That sounds lovely! What does a typical day look like for you?

I don’t have a set structure that I follow although I’m trying to be more disciplined. On a typical working day; I wake up and cycle to my studio. I usually work from 9am until 1pm and then if I have any orders I’ll take a break to walk through the woods to go to the post office. In the afternoon I’ll work on a different project in my studio until around 5. I like to have two projects on the go at once to give my days a bit of variety. After cycling home, I like to make a fire and get cosy. I usually end up sewing in bed.

British illustrator Madeleine Kemsley's embroidery inspired tea towels

Folk moon embroidery from British embroiderer Madeleine Kemsley

How do you approach PR and marketing?

I don’t put too much thought into marketing. I just try to photograph my work as best as I can and then I put it out there and hope that it’s well received. I feel that it’s easy to lose focus if I start concentrating more on how the work is presented rather than the work itself. It is also important to prioritise the process of making my work which is where I get the most enjoyment rather than marketing it. I’ve been really lucky to have organically gained interest in my work just through sharing my photos on Instagram and am at a point where I’m just creating things that I love and hoping that others will love it too.

If you were to share any words of wisdom with readers looking to start a creative business – what would you say?

Something that helped me get my business going was reducing my financial responsibilities to allow me to start my business, with less pressure to achieve big things right away. I live in a little caravan which I renovated myself on a farmer’s land which means that my outgoings are really low. This allows me more time to be creative. I also still work one day a week in a cafe and that takes the pressure off and allows me more space to learn, fail and experiment which is all part of starting a business.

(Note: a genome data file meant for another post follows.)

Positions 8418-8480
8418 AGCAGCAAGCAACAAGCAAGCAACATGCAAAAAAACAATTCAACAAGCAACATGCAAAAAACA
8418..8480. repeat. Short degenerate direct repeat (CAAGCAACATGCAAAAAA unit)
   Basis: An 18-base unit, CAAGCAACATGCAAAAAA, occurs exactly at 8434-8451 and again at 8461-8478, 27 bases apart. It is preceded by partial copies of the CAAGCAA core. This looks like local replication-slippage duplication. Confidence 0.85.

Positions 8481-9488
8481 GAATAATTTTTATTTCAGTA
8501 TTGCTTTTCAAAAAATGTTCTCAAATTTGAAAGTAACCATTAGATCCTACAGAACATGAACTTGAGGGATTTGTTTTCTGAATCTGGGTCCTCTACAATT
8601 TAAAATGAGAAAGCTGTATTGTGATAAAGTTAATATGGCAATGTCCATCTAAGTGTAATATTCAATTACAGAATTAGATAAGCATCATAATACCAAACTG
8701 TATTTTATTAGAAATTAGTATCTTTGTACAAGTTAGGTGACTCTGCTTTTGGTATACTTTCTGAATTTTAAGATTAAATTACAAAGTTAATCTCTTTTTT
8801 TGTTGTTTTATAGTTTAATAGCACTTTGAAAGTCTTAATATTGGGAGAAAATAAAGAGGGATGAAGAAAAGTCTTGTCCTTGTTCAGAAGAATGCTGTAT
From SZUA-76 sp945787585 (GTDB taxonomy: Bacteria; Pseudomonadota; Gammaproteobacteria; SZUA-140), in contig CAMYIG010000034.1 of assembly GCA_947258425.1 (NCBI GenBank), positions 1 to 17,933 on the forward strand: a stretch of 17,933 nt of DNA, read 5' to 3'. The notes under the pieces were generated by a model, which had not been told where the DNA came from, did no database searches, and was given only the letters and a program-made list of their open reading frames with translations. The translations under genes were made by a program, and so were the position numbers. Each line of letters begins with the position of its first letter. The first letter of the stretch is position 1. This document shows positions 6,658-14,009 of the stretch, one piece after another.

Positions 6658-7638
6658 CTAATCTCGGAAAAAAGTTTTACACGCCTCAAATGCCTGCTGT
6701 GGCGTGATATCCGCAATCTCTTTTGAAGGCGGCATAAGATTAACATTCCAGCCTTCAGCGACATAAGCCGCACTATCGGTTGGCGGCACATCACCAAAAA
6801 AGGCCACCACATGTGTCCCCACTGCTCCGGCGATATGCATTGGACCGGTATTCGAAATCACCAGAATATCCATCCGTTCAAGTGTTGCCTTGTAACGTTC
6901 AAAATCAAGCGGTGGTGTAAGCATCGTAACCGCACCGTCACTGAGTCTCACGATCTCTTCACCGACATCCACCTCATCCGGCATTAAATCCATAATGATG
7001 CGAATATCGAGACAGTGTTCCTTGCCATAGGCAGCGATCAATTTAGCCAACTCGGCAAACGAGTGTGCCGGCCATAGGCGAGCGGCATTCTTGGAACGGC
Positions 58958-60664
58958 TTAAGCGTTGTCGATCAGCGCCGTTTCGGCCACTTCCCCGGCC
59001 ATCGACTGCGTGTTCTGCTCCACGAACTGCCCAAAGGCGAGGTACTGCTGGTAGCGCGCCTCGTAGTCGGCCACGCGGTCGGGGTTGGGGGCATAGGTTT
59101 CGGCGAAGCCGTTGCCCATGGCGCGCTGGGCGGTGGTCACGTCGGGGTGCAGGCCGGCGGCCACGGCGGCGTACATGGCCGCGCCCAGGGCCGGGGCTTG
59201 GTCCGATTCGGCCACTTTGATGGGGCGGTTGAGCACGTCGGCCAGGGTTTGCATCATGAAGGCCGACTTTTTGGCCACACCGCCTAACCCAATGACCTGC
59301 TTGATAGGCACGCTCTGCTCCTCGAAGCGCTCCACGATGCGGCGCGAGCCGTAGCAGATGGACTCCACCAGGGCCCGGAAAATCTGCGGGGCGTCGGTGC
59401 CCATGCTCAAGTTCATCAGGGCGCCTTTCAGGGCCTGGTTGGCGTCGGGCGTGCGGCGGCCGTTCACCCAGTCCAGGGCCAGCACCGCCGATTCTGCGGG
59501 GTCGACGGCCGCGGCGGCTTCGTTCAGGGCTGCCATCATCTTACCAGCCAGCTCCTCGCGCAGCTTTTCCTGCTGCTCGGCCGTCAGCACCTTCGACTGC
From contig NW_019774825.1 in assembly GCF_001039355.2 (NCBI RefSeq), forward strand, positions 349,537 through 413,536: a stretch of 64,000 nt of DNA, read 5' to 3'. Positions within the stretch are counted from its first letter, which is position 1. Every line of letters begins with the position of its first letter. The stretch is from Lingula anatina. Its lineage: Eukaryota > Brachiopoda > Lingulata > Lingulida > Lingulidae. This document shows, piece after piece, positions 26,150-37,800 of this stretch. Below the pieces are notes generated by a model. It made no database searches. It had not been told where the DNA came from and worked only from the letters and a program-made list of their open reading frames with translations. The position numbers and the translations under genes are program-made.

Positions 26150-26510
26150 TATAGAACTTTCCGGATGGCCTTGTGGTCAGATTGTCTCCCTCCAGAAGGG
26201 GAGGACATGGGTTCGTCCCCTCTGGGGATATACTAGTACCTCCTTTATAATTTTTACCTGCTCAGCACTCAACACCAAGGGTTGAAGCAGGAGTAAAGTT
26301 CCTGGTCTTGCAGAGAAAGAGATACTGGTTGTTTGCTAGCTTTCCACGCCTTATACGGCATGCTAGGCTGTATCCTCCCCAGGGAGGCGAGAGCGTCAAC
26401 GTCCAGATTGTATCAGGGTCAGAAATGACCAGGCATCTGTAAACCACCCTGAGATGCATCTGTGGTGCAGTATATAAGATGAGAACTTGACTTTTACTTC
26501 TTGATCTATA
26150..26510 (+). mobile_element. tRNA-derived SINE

British illustrator Madeleine Kemsley's wall hanging

British illustrator Madeleine Kemsley's embroidery inspired greeting cards

What’s been your highlight so far?

Last year I received some funding to buy a freehand embroidery machine. The fact that someone decided my work had enough promise to grant me funding to continue to grow really spurred me on.

That’s amazing! How does your location inspire you?

I am lucky enough to live in a really beautiful part of Cornwall. The farm I live on is near the sea and I have lots of beautiful places nearby to draw inspiration from. I am also surrounded by a community of talented makers and artists that inspire me.

British illustrator Madeleine Kemsley's linen embroidery shirt

British illustrator Madeleine Kemsley's copper wall folk art

What’s in store for you over the coming months? 

Over the coming months I will be working really hard to get all my Christmas creations out into the world. I’ll be making hand painted wooden decorations, tin embossings and hopefully a few special embroidery commissions.


Describe your work in three words: Playful, nostalgic, tactile.

What are your creating rituals? I like to listen to music while I work. Usually disco or something dopamine-inducing to keep me motivated. I am quite restless so I like to take frequent little breaks to move about.

Tea or coffee? Lots of both!

Mountains or sea? Sea

Night owl or early bird? I’m an early bird but am occasionally susceptible to a late night if dancing is involved.

I wish someone had told me… I wish someone had told me sooner that nobody really knows what they’re doing! I have turned down so many great opportunities out of fear that I’m not qualified enough. In hindsight, I should have trusted that I was being asked because the person saw promise in my work. I think imposter syndrome has really hindered the progress of my business but from now onwards I’m going to have more faith in myself and say yes to more opportunities!